Modeled mannerisms  

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Silver Star testimony   

By Kailah Kim, Cadet –

I look around the room and see many faces of guests that I do not know. Some guests with uniforms on and some without. People of different age, race, and background. Although I may not have ever spoken with you, there’s a sense of familiarity that I feel when I see your faces—like family and friends I haven’t seen in a long time.

And I realize that it’s because I’ve known my fellow session mates for the last two years. We’ve worked, learned, cried, and laughed together. We’ve “11:59-ed” together. I’ve heard formal testimonies and also intimate stories of how they were shaped and led to following this path. And you were in all of these testimonies and stories. So, through your cadets I feel as if I’ve already met you.

Isn’t it amazing how children look like their parents? I see the little ones at the College for Officer Training at Crestmont, and I can’t help but smile when I see little mannerisms that come through the children that mimic their parents. I realize not everyone here may be biological parents, but you have all been our spiritual parents. And I recognize the spiritual mannerisms and habits that your children have received from you. Some pray quietly, some not so quietly. Some wield the word of God like a medical scalpel, cutting sharp and deep into the soul, while others wield it like a sword, slashing away the lies that the enemy may throw at us. All these spiritual disciplines, reflect the faith that you’ve help to foster in us.

You have prayed for us, encouraged us, and probably even fought with us. I’m sure you understand what Paul was saying in Galatians 4:19, how he was going through “the pains of childbirth until Christ was formed in us.” We’ve learned so much through your discipleship, but what has impacted us the most was not from your active teaching but from what we’ve observed through your life. We’ve watched as you submitted yourself before God every day, showing us what a life in pattern of obedience looks like. We’ve witnessed that the battle is won in posture of knees bent and hands raised. We’ve watched you be filled with the Holy Spirit, speaking with the authority and the love of God, freeing people from their chains. But most importantly we’ve seen you be broken, raw, and real before Abba Father. It is when you thought no one saw, when no one noticed, you laid yourself bare and vulnerable before God.  We saw. We noticed.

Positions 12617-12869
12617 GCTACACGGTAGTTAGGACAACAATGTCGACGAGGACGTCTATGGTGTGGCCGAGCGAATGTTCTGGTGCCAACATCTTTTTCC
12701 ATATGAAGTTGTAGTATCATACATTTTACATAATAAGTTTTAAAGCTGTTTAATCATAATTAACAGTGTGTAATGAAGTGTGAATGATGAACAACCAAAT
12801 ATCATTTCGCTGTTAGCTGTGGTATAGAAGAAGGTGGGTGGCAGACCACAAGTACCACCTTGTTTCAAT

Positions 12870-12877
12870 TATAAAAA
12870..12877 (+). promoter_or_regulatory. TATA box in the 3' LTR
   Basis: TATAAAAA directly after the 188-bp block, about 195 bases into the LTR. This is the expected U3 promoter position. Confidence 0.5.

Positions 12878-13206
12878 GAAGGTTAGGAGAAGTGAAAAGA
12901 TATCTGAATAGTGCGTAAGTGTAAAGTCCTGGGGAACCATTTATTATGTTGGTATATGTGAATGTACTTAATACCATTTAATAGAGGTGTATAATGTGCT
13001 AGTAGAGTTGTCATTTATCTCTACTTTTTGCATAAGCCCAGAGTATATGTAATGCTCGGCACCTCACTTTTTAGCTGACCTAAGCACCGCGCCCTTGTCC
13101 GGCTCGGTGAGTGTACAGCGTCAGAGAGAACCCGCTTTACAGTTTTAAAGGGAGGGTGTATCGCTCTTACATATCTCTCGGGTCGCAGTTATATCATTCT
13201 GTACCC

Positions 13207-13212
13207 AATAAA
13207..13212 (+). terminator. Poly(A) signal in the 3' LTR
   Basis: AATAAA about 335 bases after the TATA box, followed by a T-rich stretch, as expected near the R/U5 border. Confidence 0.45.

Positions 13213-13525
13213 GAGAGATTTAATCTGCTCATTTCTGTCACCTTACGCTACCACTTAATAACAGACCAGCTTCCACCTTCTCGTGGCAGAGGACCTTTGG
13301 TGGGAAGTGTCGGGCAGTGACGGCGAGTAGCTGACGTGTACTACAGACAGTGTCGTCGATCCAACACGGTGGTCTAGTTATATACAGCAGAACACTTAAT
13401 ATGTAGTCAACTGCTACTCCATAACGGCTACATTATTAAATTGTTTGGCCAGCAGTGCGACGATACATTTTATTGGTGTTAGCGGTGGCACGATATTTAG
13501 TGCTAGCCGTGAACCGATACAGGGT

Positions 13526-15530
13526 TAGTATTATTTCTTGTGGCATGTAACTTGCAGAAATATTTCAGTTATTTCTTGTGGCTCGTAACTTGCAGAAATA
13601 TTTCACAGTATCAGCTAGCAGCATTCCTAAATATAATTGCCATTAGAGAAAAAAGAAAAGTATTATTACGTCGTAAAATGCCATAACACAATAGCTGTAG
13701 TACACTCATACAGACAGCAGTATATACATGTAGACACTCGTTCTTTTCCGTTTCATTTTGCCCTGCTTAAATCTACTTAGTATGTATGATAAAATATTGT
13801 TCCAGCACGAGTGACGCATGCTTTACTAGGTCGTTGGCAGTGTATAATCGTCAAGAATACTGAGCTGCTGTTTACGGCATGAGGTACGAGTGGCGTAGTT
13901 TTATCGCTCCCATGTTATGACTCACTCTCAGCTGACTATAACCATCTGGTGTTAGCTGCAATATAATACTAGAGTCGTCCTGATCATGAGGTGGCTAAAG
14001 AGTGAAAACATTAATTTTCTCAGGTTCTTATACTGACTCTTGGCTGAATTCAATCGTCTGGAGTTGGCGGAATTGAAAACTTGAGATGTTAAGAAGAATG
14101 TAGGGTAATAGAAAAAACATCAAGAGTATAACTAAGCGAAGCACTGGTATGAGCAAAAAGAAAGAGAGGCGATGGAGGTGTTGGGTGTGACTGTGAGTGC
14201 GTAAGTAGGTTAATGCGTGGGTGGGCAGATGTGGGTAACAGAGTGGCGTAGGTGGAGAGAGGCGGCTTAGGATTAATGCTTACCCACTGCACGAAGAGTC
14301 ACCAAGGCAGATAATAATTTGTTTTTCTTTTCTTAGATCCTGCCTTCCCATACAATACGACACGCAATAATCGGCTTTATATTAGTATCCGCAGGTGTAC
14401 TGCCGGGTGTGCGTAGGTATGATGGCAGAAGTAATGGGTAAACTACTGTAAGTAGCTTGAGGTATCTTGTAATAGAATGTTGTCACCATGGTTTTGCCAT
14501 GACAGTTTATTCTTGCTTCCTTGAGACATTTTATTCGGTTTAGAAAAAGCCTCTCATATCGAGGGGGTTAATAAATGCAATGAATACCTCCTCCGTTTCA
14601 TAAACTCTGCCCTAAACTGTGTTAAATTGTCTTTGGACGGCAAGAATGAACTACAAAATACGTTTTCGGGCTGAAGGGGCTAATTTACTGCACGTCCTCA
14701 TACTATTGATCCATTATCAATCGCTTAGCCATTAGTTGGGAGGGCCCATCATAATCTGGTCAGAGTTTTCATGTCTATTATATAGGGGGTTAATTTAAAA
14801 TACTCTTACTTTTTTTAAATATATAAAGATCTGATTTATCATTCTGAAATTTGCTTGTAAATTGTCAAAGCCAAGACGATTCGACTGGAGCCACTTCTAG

We saw your struggle and pain as parts of your old self died, but we also saw God’s power of transformation that raised you up to be even more beautiful and stronger than you were before. It is through these observations that we know that we can have hope in our journey before us. We can hope to go out and make disciples of all men, as Jesus has called us to do. We can know that it will not be because we are perfect, but because 2 Corinthians 4:7 says “we have this treasure in jars of clay to show that this all-surpassing power is from God and not from us” and through brokenness, Christ can be seen ever more clearly.

We are forever grateful that you have been responsible for the talent that God has placed into your care. The faces of the cadets you see before you is evidence of your doubling of that talent. You didn’t bury it in the ground, afraid that it would be lost. So until the day our Lord and master calls us home, we will continue on this path that you have modeled for us so that we will all one day hear the words we’re all waiting for: “well done my good and faithful servant.” 

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